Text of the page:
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Cesar Millan Not Charged With Animal Cruelty Over ”Cesar 911” Dog Attack

On his show, Millan allowed a dog to attack a pig, causing outrage among animal lovers, but an investigation found "insufficient evidence” that a crime was committed. 

Michael Leaverton  |  Apr 11th 2016


Cesar Milan is off the legal hook. The Department of Animal Care and Control in Los Angeles County has announced that no animal cruelty charges will be filed against the controversial dog trainer over the Feb. 26 episode of his Nat Geo WILD TV series Cesar 911. In the episode, Millan tries to “train” a French BulldogBoston Terrier mix out of his pet-pig-killing ways — by bringing him into a pen with pigs.

It ended badly, with the dog, Simon, chasing and attacking a pig, nipping his ear. After the show, dog- and animal-lovers were outraged, saying, among other things, that the trainer used the pig as “bait.” More than 13,000 people signed a change.org petition, and many outraged people called the American Humane Society, who labeled the incident “abuse” in a statement, according to Reuters.

Millan disagreed with the animal baiting claim, stating that the dog and the pig later “became best friends,” while pointing to a follow-up segment in which he describes Simon interacting peacefully with the pig he attacked.

Jane Robison, a spokeswoman for the Department of Animal Care and Control, said the investigation was dropped due to “insufficient evidence.”

Cesar Millan. (Photo courtesy National Geographic Channel)

Cesar Millan. (Photo courtesy National Geographic Channel)

We at Dogster, longtime critics of Millan’s training methods, were similarly outraged. Resident dog trainer Annie Phenix detailed in a previous post all the ways Millan failed the pig and the dog:

The dog, named Simon, was brought to Millan by his owner. Millan put this dog in a slip-lead leash – his first dangerous decision as brachycephalic (short-nosed) dogs can have a hard time breathing and a slip lead puts pressure on the dog’s neck and airways. Simon should have been in a harness to keep pressure off his neck.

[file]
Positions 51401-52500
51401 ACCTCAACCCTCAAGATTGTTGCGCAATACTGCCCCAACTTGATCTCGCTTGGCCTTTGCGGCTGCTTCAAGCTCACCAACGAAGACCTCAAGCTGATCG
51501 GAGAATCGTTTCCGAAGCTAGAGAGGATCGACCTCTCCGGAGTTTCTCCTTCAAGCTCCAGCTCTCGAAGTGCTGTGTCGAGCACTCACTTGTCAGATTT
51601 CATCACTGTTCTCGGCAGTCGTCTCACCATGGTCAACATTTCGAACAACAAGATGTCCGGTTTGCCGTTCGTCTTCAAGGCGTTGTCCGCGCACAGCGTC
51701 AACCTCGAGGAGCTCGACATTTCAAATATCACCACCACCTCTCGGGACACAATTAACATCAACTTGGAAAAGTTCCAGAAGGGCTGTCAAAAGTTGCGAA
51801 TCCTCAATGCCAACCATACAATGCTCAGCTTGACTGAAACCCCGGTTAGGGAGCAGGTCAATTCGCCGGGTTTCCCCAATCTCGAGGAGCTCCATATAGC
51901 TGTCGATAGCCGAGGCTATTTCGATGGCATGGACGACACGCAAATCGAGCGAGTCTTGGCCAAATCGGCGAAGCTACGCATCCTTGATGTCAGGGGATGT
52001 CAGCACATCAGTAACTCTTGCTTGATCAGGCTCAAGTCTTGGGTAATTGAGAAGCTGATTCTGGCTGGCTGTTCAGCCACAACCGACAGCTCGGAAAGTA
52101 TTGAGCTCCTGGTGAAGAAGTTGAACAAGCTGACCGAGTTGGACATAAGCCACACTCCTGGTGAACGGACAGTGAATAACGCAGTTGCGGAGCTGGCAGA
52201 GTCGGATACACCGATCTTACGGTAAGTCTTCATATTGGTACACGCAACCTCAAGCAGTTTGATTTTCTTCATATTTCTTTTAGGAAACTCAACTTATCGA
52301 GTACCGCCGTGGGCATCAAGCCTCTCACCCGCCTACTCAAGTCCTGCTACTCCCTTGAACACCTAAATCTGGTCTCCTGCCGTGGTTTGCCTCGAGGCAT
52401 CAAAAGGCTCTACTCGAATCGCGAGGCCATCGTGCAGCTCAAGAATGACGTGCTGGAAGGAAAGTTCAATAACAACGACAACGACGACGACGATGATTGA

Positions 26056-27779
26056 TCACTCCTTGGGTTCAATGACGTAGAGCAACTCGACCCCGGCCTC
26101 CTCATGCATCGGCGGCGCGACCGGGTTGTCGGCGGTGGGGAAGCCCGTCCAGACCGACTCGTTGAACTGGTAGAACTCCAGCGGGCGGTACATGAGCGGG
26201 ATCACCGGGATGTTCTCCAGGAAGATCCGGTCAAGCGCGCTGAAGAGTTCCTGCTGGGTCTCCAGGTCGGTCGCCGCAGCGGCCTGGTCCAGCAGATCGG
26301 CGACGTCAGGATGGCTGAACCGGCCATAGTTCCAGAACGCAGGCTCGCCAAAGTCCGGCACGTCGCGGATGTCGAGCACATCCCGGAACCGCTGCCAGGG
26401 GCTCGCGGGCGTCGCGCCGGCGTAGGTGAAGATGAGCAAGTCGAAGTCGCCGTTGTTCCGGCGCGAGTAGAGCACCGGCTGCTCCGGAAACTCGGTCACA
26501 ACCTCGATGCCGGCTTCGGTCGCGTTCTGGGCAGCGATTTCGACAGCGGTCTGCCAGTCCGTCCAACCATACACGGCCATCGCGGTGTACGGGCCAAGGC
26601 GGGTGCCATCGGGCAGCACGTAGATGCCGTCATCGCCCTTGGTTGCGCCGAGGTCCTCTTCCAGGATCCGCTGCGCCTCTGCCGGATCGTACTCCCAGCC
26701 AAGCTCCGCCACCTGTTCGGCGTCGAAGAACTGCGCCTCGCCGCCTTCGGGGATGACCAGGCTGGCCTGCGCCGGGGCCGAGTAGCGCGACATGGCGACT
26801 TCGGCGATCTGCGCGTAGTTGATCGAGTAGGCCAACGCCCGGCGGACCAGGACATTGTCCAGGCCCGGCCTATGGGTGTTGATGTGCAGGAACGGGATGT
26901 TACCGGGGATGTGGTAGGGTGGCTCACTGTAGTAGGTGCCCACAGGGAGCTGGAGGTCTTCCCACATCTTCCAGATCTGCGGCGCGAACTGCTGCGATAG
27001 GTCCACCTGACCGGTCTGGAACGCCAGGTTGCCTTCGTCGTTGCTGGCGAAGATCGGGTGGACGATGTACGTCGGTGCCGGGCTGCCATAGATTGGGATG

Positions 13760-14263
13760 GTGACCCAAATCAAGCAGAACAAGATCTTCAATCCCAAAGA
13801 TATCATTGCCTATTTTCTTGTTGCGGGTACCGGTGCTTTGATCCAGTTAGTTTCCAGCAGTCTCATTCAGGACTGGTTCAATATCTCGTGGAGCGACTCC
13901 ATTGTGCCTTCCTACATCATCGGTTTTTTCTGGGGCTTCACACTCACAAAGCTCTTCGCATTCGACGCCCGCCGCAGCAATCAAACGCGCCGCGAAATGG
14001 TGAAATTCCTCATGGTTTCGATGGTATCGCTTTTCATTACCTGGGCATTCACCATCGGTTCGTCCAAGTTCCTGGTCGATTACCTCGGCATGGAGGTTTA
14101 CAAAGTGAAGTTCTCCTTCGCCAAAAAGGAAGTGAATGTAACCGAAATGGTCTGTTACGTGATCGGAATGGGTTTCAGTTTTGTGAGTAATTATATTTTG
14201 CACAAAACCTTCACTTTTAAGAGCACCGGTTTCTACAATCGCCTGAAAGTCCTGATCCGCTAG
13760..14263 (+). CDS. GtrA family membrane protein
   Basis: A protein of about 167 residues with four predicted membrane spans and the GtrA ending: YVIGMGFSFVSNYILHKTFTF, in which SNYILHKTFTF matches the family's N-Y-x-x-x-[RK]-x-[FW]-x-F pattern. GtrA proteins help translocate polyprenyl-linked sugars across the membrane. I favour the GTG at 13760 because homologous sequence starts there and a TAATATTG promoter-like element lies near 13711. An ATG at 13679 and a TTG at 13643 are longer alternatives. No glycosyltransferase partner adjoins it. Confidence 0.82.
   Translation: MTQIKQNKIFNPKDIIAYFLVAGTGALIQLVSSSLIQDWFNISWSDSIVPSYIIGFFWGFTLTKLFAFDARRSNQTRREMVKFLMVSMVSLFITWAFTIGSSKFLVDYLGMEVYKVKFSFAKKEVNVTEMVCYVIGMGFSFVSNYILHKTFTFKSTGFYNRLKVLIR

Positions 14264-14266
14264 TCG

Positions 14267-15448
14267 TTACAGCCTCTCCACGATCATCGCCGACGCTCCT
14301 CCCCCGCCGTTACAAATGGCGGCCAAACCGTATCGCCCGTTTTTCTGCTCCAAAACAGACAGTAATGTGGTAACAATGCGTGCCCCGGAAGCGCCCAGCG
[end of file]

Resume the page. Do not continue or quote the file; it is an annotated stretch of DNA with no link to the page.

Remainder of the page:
Millan takes Simon into an enclosed area where several of his own pigs roam loose. The dog is on leash and ignoring the pigs at first — and that was a terrific opportunity to reinforce the behavior his owner DID want, but Millan ignored it. Millan announces that he will “use a new environment for Simon to my advantage . . . He already has killed two pigs in the past, but if I can give him a new positive memory with them, it will be a great foundation that can translate to a better behavior with all animals.”

Millan failed to give this dog that “positive memory.”

Millan failed in protecting the pigs when he took Simon off leash and a pig squealed off camera. Simon took off running and launched onto the pigs, leaving one with a bloody ear missing a piece. (Some who have watched this video feel it was a setup by a producer who was holding one of the pigs by a back leg.) Can you imagine the real-life fear this pig felt? He didn’t know that Simon had two successful kills already, but you can be sure that pig understood Simon meant him harm, and that caused the pig completely unnecessary stress.

Millan failed the owner who had to watch her dog attack yet one more animal.

Millan failed Simon repeatedly.

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Annie then suggested ways you can stop television that hurt dogs and other animals from occurring: “You can email the CEO of National Geographic and ask her to ensure that no animals be harmed for the sake of a TV show: Courteney.Monroe@NatGeoChannel.com. You can also call the American Humane Association and demand they protect ALL animals appearing on TV shows: 202-677-4227.”